© 2021 Boise State Public Radio

For assistance accessing our public files, please contact us at boisestatepublicradio@boisestate.edu or call (208) 426-3663.
WebHeader_3.png
NPR in Idaho
Play Live Radio
Next Up:
0:00
0:00
Available On Air Stations
What is the single most important question about COVID-19 you think needs to be answered? Submit it for a special Idaho Matters Doctors Roundtable in English and Spanish.

La Palma volcano brings both destruction and renewal to the island

MARY LOUISE KELLY, HOST:

For nearly two months, a volcano has been spewing lava and ash on the island of La Palma. That's in the Spanish Canary Islands. So far, the lava has wrecked more than 1,400 buildings. It has razed fields of crops. Last Sunday alone, the ongoing eruption triggered more than 20 earthquakes. Estefania Martin lives on La Palma. She says the lava is now only 400 yards from her house.

ESTEFANIA MARTIN: (Through interpreter) You never expect a volcano to show up at your door. I feel like I'm living inside a comic book. Every day, there's a different vignette to look at because every day the volcano is different.

KELLY: Well, the encroaching lava drove Martin and her family from their homes. Ash rained from the sky, she says, choking their breath. Lately, she's been watching from afar.

MARTIN: (Through interpreter) I used to follow things on TV, but I don't even watch TV anymore. All I do is look at Twitter at a camera pointing at the volcano all the time.

KELLY: Martin says the eruption has her rethinking life in La Palma. It hurts to leave, but she says she's going to take a job on another island, for now at least

MARTIN: (Through interpreter) I will come back. La Palma is my life. All my things are here. It's my home. But we will never be able to forget this. This marks a before and after. And it will leave a scar and a lot of pain. I don't want to break down, but this is really difficult.

KELLY: So what is driving this life-changing event on La Palma? The volcanologist Carmen Solana grew up in the Canary Islands. She was on La Palma to witness the first days of the eruption back in September, and she joins us now. Welcome.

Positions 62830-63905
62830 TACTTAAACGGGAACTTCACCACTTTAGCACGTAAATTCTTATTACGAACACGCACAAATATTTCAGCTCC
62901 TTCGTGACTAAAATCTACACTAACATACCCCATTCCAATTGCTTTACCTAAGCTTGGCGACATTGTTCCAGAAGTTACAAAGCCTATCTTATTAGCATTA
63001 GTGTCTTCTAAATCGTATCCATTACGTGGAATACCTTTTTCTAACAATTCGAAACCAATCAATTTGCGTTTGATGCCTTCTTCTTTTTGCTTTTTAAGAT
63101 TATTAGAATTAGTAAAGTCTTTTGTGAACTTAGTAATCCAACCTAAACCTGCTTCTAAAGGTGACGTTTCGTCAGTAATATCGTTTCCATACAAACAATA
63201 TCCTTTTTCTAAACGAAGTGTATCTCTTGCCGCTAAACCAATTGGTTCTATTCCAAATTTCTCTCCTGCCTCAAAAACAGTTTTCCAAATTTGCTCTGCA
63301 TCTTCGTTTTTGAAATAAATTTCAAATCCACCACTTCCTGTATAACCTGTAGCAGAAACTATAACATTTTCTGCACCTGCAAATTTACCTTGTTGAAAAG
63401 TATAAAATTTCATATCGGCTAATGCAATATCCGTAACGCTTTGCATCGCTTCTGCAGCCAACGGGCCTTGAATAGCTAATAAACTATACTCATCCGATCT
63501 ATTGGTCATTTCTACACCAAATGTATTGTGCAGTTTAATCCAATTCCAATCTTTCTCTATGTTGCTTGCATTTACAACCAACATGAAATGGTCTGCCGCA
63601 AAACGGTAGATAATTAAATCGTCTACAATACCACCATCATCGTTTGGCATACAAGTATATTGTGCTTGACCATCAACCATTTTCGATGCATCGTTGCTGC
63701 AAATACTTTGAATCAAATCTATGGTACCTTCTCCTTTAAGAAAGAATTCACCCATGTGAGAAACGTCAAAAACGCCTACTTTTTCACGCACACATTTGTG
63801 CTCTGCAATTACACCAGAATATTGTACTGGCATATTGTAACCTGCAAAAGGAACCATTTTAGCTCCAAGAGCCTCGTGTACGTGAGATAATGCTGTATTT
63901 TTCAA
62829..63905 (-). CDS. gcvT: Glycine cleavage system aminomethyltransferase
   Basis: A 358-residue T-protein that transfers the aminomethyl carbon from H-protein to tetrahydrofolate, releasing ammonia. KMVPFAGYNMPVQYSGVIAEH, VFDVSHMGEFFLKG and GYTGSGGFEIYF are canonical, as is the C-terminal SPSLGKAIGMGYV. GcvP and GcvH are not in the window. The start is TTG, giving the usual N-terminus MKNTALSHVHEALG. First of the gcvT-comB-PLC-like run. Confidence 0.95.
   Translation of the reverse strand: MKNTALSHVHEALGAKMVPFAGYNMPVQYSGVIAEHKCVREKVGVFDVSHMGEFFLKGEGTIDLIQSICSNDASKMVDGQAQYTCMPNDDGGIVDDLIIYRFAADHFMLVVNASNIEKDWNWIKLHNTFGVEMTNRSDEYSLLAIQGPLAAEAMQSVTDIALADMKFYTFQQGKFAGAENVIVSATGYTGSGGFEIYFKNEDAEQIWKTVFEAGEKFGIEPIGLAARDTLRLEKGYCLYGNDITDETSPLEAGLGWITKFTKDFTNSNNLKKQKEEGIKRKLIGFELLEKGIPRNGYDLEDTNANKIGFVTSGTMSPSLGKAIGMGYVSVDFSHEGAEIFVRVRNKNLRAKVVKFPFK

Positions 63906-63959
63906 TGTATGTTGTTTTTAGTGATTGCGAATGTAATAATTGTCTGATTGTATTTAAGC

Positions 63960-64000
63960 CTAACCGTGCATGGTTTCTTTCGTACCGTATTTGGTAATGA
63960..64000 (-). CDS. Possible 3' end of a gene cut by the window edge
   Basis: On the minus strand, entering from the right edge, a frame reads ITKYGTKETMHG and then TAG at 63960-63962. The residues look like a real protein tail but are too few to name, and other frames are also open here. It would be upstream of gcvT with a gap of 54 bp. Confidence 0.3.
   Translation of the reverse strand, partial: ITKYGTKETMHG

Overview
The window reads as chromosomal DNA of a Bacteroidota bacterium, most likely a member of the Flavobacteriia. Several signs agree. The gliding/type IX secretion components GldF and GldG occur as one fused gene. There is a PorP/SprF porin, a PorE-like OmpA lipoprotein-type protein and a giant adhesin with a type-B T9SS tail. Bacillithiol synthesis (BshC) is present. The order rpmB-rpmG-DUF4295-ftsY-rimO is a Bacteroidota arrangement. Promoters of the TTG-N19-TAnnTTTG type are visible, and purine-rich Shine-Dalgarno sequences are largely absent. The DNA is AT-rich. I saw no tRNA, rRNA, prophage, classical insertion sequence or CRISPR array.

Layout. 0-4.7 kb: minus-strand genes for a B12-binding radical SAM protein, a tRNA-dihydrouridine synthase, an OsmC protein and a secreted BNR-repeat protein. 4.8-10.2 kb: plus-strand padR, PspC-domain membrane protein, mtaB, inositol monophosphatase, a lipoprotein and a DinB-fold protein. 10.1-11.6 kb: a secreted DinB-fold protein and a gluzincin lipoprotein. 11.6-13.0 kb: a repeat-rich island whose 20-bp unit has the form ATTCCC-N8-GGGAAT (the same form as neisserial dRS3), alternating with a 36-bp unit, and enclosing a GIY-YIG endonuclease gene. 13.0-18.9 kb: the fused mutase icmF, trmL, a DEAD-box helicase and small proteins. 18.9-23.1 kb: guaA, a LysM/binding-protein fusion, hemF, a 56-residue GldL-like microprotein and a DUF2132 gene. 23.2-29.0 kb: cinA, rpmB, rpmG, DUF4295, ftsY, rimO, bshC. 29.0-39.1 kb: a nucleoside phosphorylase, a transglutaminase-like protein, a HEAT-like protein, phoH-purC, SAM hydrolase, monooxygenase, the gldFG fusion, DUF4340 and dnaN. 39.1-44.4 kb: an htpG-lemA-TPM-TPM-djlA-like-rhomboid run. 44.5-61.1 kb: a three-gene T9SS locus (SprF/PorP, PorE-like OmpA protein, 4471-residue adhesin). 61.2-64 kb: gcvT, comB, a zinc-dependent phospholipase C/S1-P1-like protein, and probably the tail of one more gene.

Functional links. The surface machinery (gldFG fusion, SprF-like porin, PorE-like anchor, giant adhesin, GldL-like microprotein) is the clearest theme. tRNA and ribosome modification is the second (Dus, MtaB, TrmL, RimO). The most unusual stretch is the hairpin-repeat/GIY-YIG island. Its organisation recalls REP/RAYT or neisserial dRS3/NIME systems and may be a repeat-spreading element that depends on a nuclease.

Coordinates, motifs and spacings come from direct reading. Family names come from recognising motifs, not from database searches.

CARMEN SOLANA: Hi, how are you?

KELLY: I'm all right. Thank you. I want you to tell us what that was like. You have returned. You live in England. And you're back at your home base there now. But can you describe what you saw in September when you were in the Canary Islands, what it felt like, what it sounded like?

SOLANA: Well, it was the first eruption in a very long time in the Canaries. There was an eruption in 2011, but it was a submarine one. It was really under the water. And so somehow people had forgotten what an eruption looks like. So the last eruption had been exactly 50 years before this one in 1971. And I think a lot of people hadn't realized what the eruption entailed. When I arrived, it was amazing what I saw. It was like a lava fountain and a very high jet of lava and ash towards the sky. The noise was something, quite something I would say. It was like a jet, the sound like of a jet engine. And everybody was, I will say, in shock. There have been several seismic crises previously in the previous years, but somehow we didn't know that this was big one and this eruption was coming.

KELLY: You were there in September. You saw the beginning. We're talking in November, and it's still erupting two months later, nearly two months now. Is that unusual?